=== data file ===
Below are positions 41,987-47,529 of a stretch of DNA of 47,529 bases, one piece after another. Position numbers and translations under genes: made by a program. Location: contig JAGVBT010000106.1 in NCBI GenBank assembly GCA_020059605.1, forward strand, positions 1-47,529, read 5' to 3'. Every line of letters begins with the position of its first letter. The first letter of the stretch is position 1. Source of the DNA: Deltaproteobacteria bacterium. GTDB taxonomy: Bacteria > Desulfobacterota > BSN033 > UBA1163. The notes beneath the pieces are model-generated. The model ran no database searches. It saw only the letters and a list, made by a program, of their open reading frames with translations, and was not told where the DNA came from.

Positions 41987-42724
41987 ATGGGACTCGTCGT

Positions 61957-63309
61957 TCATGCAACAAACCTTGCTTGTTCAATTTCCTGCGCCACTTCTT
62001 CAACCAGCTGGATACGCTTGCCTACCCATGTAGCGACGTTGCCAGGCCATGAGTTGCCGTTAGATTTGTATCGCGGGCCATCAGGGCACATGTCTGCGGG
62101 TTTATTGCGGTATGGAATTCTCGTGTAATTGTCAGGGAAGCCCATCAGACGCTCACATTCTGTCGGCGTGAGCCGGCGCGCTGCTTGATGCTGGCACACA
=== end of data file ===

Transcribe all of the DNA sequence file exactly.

Below are positions 41,987-47,529 of a stretch of DNA of 47,529 bases, one piece after another. Position numbers and translations under genes: made by a program. Location: contig JAGVBT010000106.1 in NCBI GenBank assembly GCA_020059605.1, forward strand, positions 1-47,529, read 5' to 3'. Every line of letters begins with the position of its first letter. The first letter of the stretch is position 1. Source of the DNA: Deltaproteobacteria bacterium. GTDB taxonomy: Bacteria > Desulfobacterota > BSN033 > UBA1163. The notes beneath the pieces are model-generated. The model ran no database searches. It saw only the letters and a list, made by a program, of their open reading frames with translations, and was not told where the DNA came from.

Positions 41987-42724
41987 ATGGGACTCGTCGT

Positions 61957-63309
61957 TCATGCAACAAACCTTGCTTGTTCAATTTCCTGCGCCACTTCTT
62001 CAACCAGCTGGATACGCTTGCCTACCCATGTAGCGACGTTGCCAGGCCATGAGTTGCCGTTAGATTTGTATCGCGGGCCATCAGGGCACATGTCTGCGGG
62101 TTTATTGCGGTATGGAATTCTCGTGTAATTGTCAGGGAAGCCCATCAGACGCTCACATTCTGTCGGCGTGAGCCGGCGCGCTGCTTGATGCTGGCACACA